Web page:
Leslie Beck, a Toronto-based private practice dietitian, is director of food and nutrition at Medcan. Follow her on Twitter @LeslieBeckRD
Chances are, you know the benefits of eating enough protein. The sought-after nutrient supports muscle-building, immune health and wound healing, to name only a few of its vital functions.
You might not, however, give much thought to when you consume that protein. Turns out, there are good reasons why you should.
Even if you’re meeting your daily protein quota, you’re likely not getting its maximum benefit if you consume most of it at dinner.
Evidence suggests that forgoing – or skimping – protein at your morning meal can hinder weight loss, muscle health and perhaps even blood-sugar control.
Here’s what the research says, plus tasty ways to get your morning dose of protein.
Protein at breakfast supports muscle function
A 2017 study from McGill University in Montreal revealed that evenly distributing protein intake over three meals, instead of skewing it to the evening meal, was associated with greater muscle strength in older adults.
In healthy younger adults, consuming 30 grams of protein at each meal (versus 10 g at breakfast, 15 g at lunch and 65 g at dinner) was shown to increase muscle protein synthesis by 25 percent.
Balancing your protein intake over three meals makes sense since there’s a limit to the rate at which the building blocks of protein (amino acids) can be synthesized into muscle tissue. But the morning also seems to be an important time to get your protein fix.
Research from Waseda University in Tokyo, published in 2021, found that among healthy older adults, those who ate more protein at breakfast than at dinner had better muscle strength and mass compared with people who did the opposite.
Because of the body’s internal biological clock, or circadian rhythms, it’s thought our muscle cells may be better primed to synthesize protein in the morning rather than later in the day.
Protein at breakfast curbs appetite
Eating breakfast – versus skipping it – has been shown to reduce appetite and food cravings. Eating a high-protein breakfast, though, may enhance those benefits.
Studies have found that, compared with breakfasts containing 13 g of protein, those with more (30 to 35 g) do a better job at increasing daily fullness, reducing appetite and curtailing evening snacking on foods high in fat, sugar or both.
Eating a high-protein breakfast is thought to prevent the release of ghrelin, an appetite-stimulating hormone, and increase the release of satiety hormones. The sweet spot for appetite control, according to research, is 30 g of protein at breakfast.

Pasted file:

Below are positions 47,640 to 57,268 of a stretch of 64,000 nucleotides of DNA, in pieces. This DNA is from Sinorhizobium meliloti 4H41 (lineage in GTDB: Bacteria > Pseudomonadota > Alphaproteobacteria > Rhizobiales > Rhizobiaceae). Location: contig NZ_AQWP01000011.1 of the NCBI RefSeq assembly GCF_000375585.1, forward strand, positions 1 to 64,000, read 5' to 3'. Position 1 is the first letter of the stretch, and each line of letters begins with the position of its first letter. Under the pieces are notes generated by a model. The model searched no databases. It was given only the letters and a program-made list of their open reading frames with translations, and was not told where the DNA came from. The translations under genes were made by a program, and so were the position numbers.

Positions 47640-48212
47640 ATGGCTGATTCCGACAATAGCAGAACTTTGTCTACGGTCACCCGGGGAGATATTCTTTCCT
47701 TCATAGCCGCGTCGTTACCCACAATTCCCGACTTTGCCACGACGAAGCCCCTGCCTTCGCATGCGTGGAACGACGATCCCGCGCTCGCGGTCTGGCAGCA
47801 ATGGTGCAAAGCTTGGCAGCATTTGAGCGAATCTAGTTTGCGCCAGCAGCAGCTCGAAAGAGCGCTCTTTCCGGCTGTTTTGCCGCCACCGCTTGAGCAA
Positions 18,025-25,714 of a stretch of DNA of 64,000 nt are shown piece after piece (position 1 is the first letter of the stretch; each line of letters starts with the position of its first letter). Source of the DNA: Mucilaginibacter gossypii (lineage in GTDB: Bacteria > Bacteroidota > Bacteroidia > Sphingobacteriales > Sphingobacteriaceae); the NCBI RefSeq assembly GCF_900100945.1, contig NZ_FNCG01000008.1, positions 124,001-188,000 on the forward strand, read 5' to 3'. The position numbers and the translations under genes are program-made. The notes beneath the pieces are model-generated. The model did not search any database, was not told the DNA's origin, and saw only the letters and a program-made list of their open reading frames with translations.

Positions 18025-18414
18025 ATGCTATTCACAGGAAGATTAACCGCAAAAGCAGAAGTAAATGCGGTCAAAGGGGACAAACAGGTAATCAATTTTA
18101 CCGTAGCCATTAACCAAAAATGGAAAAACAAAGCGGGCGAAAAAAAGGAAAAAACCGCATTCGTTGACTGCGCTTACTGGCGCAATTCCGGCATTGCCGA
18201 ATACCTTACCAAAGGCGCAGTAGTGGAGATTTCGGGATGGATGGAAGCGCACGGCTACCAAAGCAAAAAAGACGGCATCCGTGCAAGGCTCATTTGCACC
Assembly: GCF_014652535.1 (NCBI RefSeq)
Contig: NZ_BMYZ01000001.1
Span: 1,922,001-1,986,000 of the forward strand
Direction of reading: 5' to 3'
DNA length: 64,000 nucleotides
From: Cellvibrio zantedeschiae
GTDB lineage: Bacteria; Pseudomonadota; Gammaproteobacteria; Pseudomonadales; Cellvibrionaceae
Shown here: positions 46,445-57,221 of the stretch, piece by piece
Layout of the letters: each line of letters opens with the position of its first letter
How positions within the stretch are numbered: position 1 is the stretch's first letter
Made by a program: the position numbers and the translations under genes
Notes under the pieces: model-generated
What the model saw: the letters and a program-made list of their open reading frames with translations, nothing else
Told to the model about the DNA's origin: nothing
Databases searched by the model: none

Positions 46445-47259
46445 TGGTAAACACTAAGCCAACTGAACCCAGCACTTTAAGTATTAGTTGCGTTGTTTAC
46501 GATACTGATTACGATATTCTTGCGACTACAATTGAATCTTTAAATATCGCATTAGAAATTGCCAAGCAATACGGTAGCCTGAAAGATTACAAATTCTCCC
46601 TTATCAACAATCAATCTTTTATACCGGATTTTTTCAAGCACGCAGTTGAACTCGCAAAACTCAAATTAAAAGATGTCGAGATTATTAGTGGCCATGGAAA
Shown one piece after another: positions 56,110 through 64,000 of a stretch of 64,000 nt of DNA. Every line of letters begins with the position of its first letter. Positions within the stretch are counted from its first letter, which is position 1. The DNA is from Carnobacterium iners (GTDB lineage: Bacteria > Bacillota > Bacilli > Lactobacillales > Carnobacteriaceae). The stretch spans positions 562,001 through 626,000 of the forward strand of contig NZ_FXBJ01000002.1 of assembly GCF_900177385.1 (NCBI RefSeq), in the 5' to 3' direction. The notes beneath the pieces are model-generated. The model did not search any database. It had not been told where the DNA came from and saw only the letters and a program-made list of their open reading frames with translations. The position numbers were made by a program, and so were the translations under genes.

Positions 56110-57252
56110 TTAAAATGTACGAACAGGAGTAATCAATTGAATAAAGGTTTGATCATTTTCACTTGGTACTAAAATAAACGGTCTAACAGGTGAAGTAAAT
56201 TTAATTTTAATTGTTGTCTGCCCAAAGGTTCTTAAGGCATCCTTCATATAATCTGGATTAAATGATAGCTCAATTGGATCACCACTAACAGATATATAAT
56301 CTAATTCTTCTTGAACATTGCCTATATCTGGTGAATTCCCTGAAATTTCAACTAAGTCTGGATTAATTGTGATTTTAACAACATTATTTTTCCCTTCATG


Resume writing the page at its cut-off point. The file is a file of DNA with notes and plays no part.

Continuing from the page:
Protein at breakfast helps blood-sugar control
A 2017 study found that, compared with eating a high-carbohydrate or high-fat breakfast, when participants ate a high-protein breakfast (30 percent of calories), they had lower rises in blood glucose and insulin after eating white bread four hours after the morning meal.
Eating a high-protein meal is thought to slow stomach emptying, leading to a slower and lower rise in blood sugar.
Adding more protein to your morning meal
The following ideas can help you incorporate 30 g of protein, plus plenty of other nutrients, into breakfast.
Make a yogurt parfait with unsweetened Greek or Icelandic yogurt (24 g protein per one cup). Layer with berries and two tablespoons of hemp seeds (6.5 g protein).
Top a sprouted grain bagel (8 g protein) with three ounces of smoked salmon (21 g protein) and light ricotta cheese (3 g protein per 2 tablespoons). Garnish with thinly sliced red onion and capers.
Try a tofu scramble. Crumble 100 g of extra-firm tofu (16.5 g protein) and sauté with chopped bell pepper, onion, baby spinach and spices (for example, turmeric, cumin and chili powder). Toss in a half-cup of black beans (9 g protein). Serve with a corn tortilla. (Total 31 g protein)
Make whole-grain porridge with a higher-protein grain such as teff (10 g protein per one cup cooked), quinoa (6 g) or barley (6 g). Cook grains in milk for extra protein. Top with one-third cup Greek yogurt (8 g protein) and two tablespoons of pumpkin seeds (5 g protein).
Breakfast protein boosters include nut butter, nuts and seeds (smoothies, overnight oats, porridge), cottage and ricotta cheese (pancake batters, smoothies, breakfast bowls, omelets) and leftover cooked fish or chicken (frittatas, breakfast sandwiches).
Protein shakes work, too. But if your goal is to reap protein’s satiating effect, keep in mind that liquid protein meals probably won’t satiate you as long as a meal with solid protein.